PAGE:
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The opinions expressed in the studies are those of the consultant and do not necessarily represent the position of the Commission.

References

References

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Best practice to promote cycling and walking (Dijkstra et al., 1998)

This pdf-document contains information about measures which are intended to stimulate cycling and walking so that the number of short car trips will be reduced. In general, two kinds of measures are presented: technical and non-technical measures which are friendly for pedestrians and cyclists. Examples of the first category are good cycle tracks and good crossing facilities. The second kind of measures concern rules and regulations, traffic signals, and public information and education. Each description of a measure is accompanied by illustrations: photos, diagrams of layout designs or other road elements, or illustrations of public information material. Infrastructure measures are sometimes provided with dimensions as well. Next, the advantages and disadvantages of the measures in terms of comfort, costs, safety, and social safety are described in as much detail as possible. Also discussed are the advantages and disadvantages for road users other than pedestrians and cyclists. If possible, a cost estimate is provided. Finally, the names of publications or organisations are listed as sources for more information.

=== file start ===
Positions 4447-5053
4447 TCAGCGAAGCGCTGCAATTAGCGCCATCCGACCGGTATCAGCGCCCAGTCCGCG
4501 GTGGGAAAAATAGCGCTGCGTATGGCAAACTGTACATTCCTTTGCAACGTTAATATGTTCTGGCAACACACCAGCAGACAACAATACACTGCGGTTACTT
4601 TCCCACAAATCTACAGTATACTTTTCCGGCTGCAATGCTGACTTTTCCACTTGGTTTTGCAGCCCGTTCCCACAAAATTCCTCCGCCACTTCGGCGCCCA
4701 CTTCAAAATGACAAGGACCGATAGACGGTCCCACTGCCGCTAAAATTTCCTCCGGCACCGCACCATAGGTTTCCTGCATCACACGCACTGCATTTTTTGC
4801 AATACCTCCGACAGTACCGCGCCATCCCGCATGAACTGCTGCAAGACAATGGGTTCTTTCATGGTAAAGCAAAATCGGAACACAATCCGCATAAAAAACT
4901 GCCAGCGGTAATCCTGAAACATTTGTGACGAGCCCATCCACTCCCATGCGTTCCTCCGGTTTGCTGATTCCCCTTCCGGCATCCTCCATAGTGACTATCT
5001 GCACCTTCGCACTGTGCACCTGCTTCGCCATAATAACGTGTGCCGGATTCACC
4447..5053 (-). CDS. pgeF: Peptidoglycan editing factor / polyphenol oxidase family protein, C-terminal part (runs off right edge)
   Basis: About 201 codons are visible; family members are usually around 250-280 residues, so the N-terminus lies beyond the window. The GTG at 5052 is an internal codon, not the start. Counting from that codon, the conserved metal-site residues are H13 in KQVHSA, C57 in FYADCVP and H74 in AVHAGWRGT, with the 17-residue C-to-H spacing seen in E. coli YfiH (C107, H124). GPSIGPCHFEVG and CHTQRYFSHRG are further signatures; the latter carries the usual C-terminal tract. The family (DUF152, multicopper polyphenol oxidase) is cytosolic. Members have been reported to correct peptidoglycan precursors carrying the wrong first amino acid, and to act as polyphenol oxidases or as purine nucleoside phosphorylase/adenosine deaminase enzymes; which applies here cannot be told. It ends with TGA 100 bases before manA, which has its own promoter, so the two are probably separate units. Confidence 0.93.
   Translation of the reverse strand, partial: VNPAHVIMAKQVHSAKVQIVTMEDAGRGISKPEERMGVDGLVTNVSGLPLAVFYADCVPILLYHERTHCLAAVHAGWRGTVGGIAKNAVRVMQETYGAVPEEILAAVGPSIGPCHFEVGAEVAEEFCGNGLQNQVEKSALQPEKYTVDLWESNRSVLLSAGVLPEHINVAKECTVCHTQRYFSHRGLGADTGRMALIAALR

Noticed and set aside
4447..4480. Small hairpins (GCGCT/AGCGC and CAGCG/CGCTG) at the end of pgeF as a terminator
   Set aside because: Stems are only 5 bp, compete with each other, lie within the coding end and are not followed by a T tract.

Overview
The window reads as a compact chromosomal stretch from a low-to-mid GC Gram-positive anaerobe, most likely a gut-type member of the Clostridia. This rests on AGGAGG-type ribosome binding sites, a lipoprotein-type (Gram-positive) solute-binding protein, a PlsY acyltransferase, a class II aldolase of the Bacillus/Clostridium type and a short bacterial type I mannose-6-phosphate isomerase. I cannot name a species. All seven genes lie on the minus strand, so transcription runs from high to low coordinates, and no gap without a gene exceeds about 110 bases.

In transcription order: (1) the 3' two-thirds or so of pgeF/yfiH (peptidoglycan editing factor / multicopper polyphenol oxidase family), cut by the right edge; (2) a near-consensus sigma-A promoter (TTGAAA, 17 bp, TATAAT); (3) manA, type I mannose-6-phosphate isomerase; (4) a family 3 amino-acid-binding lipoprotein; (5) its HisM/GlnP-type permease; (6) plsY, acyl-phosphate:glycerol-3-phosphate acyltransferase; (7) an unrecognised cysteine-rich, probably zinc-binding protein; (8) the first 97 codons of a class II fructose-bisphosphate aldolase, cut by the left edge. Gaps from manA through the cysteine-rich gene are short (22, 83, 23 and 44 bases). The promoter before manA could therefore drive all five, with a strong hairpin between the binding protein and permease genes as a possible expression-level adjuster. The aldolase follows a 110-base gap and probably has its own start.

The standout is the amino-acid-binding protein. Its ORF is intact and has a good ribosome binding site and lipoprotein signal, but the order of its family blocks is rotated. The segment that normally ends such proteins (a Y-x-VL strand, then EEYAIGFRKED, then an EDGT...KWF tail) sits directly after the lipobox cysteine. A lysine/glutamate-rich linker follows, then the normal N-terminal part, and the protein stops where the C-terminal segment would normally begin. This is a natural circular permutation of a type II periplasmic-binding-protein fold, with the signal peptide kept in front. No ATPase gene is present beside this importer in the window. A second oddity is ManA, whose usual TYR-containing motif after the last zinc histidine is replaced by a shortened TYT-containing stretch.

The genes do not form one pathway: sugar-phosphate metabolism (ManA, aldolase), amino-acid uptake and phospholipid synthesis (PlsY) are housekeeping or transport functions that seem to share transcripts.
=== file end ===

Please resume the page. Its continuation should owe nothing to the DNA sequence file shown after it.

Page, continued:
The pdf-document is one of the reports of the ADONIS research project. The original title of the project is: Analysis and Development Of New Insight into Substitution of short car trips by cycling and walking. The ADONIS project was commissioned by European Commission as part of the Fourth Framework Programme, and ran from 1 may 1996 until end of 1997.

Design manual for bicycle traffic (CROW, 2007)

This design manual replaces 'Sign up for the bike' (CROW, 1993). It offers road designers and other interested parties extensive data on how to attain a bicycle-friendly infrastructure. A bicycle-friendly infrastructure is one that allows direct and comfortable cycling in a safe and attractive traffic environment. Only then is it possible to compete with the car. High quality bicycle infrastructures lead to a larger share of bicycles in the modal split. This design manual describes the steps required to achieve such an infrastructure, from the policy plan to promote cycling to the physical implementation of a bicycle-friendly infrastructure.